Don’t get too excited now. This doesn’t mean I am going to walk around with my sandwich board and bell, calling out to the world that I am a 31-year-old Jewish woman. I am simply feeling more acceptance of who I am with each of the layers I continue to shed and those layers that I have begun to accept as part of me.
I breathe in. I breathe out.
The only other funeral that I have been to was for my grandfather, who passed away when I was twelve. I think I sensed the end was near when he gave me a gift for my half birthday. Looking back nearly twenty years later, I am not clear of anything with regard to truth or the truth we create in hindsight. I remember finding it strange that I would receive a gift in January, but I imagine I was still pleased to be given a present.
I love presents. I love giving them. And I love the response from the people I give them to. Typically, I buy or make gifts for the people I know well. And I get so excited when I find something I know they will love that I don’t hold onto it for very long before sending it their way.
Gifts come in many different forms. I felt this week that I needed to fly down here and that perhaps my present would be a gift, a small gesture of presence. At the funeral, I tried to send love and strength from myself to my aunt and uncle and cousin, who sat in the front row. I watched as one by one, they got up to speak. My aunt’s voice cracked as she began and grew stronger as she spoke so tenderly and lovingly about her son. My uncle stood beside her, quiet with dark eyes. When she finished, he said a couple sentences quietly. It didn’t matter what they said. There was love and sadness in their spoken words and also in the silences between.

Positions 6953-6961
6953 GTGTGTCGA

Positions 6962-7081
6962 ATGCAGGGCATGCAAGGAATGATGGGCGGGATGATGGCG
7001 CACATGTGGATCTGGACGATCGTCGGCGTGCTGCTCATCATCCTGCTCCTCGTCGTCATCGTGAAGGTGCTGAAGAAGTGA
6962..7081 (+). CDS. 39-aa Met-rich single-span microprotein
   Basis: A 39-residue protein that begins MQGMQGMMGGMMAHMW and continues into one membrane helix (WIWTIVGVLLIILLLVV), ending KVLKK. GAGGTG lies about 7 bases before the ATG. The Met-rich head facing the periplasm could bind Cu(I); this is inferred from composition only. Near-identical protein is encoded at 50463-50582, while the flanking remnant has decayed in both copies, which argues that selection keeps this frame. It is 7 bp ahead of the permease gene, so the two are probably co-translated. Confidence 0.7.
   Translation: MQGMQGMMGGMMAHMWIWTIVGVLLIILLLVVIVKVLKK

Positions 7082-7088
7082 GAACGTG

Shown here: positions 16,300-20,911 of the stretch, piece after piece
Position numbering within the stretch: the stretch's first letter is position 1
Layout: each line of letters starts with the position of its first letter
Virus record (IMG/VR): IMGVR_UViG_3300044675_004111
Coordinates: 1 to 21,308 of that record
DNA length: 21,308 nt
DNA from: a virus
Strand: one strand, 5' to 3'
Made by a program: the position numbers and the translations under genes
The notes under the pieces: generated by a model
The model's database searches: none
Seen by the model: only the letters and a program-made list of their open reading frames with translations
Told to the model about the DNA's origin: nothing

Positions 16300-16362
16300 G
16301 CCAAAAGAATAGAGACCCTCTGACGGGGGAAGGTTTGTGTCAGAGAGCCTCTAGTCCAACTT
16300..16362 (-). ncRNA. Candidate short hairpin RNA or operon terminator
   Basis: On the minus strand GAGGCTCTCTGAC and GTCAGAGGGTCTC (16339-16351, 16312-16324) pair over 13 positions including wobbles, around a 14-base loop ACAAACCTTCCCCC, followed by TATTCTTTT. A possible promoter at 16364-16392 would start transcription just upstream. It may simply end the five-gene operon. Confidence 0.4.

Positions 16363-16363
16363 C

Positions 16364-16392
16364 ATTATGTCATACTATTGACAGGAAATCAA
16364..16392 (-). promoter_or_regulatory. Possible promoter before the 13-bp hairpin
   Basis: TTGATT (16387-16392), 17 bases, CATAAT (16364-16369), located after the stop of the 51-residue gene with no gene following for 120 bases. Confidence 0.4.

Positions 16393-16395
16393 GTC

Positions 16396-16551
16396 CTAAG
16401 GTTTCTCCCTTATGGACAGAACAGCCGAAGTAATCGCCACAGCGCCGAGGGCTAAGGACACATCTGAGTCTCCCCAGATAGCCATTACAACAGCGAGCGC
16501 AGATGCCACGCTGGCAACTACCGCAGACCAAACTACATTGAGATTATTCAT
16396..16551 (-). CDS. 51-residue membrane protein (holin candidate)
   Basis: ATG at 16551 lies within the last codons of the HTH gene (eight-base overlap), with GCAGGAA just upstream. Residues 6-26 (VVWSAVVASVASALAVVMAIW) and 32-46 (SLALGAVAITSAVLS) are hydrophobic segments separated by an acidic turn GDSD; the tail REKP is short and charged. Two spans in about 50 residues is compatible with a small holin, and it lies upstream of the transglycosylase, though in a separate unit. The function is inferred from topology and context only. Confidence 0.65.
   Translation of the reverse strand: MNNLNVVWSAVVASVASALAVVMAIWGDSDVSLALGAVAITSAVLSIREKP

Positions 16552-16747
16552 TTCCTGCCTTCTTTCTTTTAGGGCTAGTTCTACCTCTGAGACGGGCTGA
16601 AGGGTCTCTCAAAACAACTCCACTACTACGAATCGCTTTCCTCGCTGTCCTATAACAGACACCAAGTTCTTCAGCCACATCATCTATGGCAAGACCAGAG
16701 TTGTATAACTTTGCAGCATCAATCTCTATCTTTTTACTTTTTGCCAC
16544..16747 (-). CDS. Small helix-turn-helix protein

My cousin Cherna and I drove with a family friend to my aunt and uncle’s house to begin the tradition of sitting Shiva. Our friend said, “We live through memories.”
“Are those the memories people have of us when we die,” I asked?
“Yes,” he responded.
In my mind, I could feel the energy of life around us, energy that transcends the shopping plazas and material elements of the lives we create when we are living. I felt that our spirits and the energy we give back to the earth when we pass away must be connected with the spirits of plants and animals that all join together and ripple out around the earth, in the ground, in the sky, in the water. Why would they be separate?
I can feel something, call it a spirit, call it energy, when my feet touch the earth, when I wrap my fingers around a stone and hold it tightly in the palm of my hand. I sense some form of communication with everything around me, the kind of communication that needs no words.
We are all in this together, whatever “this” is and however we each choose to define it.
And if we live through memories held close by the living, I guess that makes heaven a place on earth. As time passes and those memories cease to be knowledge held by the living, they return to the earth as well and our memories live in rock and stone, reed and fern. We cycle around the earth in droplets of water, racing in shifting cloud patterns through the sky, floating with others in a quiet pond.
We breathe in. we breathe out.
And one day, we cease to breathe at all.
From dust we come and to dust we return.
Our spirits may be unique, but as dust, we are all the same, composed of the stuff of the earth.